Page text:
Homily for February 22

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Homily for the First Sunday of Lent
(Scriptures for today's Mass)

Audio for homily

So, a rainbow for Noah and his family.
Who doesn’t love a rainbow?
Who wouldn’t love a rainbow right now?
Even if no one has ever found a pot of gold at the end of a rainbow,
we still love rainbows.

A few years ago my younger cousin, Michael, died
and as his body was being removed from his home
his daughter Alexis looked up and saw a rainbow in the sky.
She took a picture of it which she posted on FaceBook.
And on seeing it just about everyone in my family said the same thing,
 “That’s Michael’s rainbow.”
Now, there might have been a rainbow the day before,
or the day after,
but to eyes of faith, searching the heavens in prayer,
that rainbow, that day, was a sign of God’s hovering presence
at an hour when our questions so far outnumbered
any answers we had.
Upon seeing the photo online,
Michael’s young niece came to a theological conclusion, declaring:
 “So that’s how people get to heaven: they walk on a rainbow.”
It’s actually not bad theology.

In the first scripture today, after the floodwaters have subsided
and Noah, his family, and all the animals are safe again on dry land,
God makes a covenant with Noah and names the rainbow
the sign of his agreement and his promise,
his promise that never again will all life be destroyed.

A rainbow does appear as a bridge, from here to - there.
And that’s what God is promising:
that no matter how great the flood, no matter how deep the waters,
no matter how sweeping the devastation,
we will not be lost in it all  - we will be saved.

There will be a bridge, there will be a way through and a way over
any and all the troubles we face in our lives.
There will be a bridge to help us cross,  to pass through
and to pass over
- even to pass over and through death into life.

Today, about three and a half millennia after Genesis was written,
our scientific knowledge moves us past the primitive story
of Noah, the ark, the animals and the flood –       
but not beyond the truth it was intended to convey.

The truth of the story in Genesis is this:
that God promises to provide for us
what we’re unable to provide for ourselves,
that when our lives are flooded with trouble and turmoil
the Lord will offer himself as an ark of safe passage,
as the rainbow bridge we can cross with confidence -
even through death to life.

And if, with that last statement,
you feel I’ve led you down some pious path
then let me bring you back to where I began all of this:
 “Rainbows…  Who doesn’t love a rainbow?”

Is there not a wisdom in the scriptures choosing a rainbow
as the sign of God’s saving love for us?
Is there not something about a rainbow
that makes us look again and think twice about its relationship
to our day, our problems, our troubles, our hopes?
When we see a rainbow is it not a bridge beyond our experience
to something of hope?

Rainbows come and rainbows go.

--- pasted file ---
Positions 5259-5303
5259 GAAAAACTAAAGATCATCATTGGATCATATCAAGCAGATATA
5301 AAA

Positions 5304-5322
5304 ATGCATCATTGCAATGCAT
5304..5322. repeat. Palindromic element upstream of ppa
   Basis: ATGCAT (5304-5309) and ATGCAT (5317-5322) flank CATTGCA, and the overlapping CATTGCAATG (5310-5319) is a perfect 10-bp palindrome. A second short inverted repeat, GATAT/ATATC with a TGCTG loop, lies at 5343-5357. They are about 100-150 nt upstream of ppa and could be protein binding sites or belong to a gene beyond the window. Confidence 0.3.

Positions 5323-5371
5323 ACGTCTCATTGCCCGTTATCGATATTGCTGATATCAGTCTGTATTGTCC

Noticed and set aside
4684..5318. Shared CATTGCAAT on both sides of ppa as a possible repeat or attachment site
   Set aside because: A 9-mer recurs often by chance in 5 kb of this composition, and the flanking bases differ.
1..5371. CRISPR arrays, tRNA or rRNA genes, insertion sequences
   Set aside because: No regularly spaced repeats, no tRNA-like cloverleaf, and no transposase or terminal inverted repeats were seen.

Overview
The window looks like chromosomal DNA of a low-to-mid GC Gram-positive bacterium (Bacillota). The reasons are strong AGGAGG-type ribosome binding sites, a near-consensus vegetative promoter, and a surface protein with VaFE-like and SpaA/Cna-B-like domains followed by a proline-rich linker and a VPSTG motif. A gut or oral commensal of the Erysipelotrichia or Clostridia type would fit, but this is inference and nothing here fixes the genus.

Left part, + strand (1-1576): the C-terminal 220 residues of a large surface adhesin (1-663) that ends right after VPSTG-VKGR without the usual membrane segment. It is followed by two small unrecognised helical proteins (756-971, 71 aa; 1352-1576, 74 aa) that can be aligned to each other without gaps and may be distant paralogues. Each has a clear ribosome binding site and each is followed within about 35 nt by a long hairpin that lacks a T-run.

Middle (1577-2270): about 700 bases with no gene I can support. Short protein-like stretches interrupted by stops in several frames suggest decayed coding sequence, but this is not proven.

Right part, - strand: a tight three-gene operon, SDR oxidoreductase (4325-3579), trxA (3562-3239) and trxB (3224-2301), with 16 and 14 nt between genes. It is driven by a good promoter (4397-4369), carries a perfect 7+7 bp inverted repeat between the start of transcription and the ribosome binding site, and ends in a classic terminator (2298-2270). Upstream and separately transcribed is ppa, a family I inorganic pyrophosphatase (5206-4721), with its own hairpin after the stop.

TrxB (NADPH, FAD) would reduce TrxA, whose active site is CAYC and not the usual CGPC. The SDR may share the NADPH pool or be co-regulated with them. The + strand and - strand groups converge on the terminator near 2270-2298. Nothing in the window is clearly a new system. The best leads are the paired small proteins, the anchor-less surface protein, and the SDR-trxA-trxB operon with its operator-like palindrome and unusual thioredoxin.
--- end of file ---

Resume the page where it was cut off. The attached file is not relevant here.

We don’t see all of them
because we’re often too busy to look out, to look up.
But when we see them,
something within us is touched, even changed.

And not just with rainbows!
In a powerful storm, in an awesome sunrise or a stunning sunset,
in the white silence of new fallen snow,
in the peaceful rocking of waves we find at the shore,
in the breathtaking view from a mountain top:
in so many ways the world around us touches our souls
and invites to wonder again at the relationship we share
with the world and its Creator.

Lent is a time to look for rainbows:
to consider again how Jesus is the ark,
the safe passage promised us through life’s troubles.

Jesus is the bridge that spans from this day’s problems
to a peace that would be far beyond our grasp,
but for the planks of his Cross,
which we cling to in the flood waters for dear life.

Lent is a time to look for rainbows of the Lord’s promise in our hearts
where the light of Christ is refracted through the tears of our pain.

Lent is a time to look to the promise,
the rainbow of the Lord’s covenant,
bridging from our day-to-day struggles    
to a peace that only God can give.

The covenant of God’s love shines in rainbows, yes,
but the beauty, the depth and the truth of his promise,
sealed in the sacrifice of the Cross,
is never more beautifully revealed
than in Bread and Cup of this Table.

The Eucharist is the sign of the new covenant
bridging the human and the divine in Body and Blood of Christ.

For here in this sacrament the saving love of God is at hand
and we are made one in communion with him
whose love for us knows no bounds and has no end.

As a sign of his covenant, the promise of his love,
God sets his rainbow in the heavens.


Who doesn’t love a rainbow?

So that’s how people get to heaven: they walk on a rainbow!
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1 comment:

  1. I kept thinking you were going to sing "Rainbow Connection" as a wrap up to your homily!



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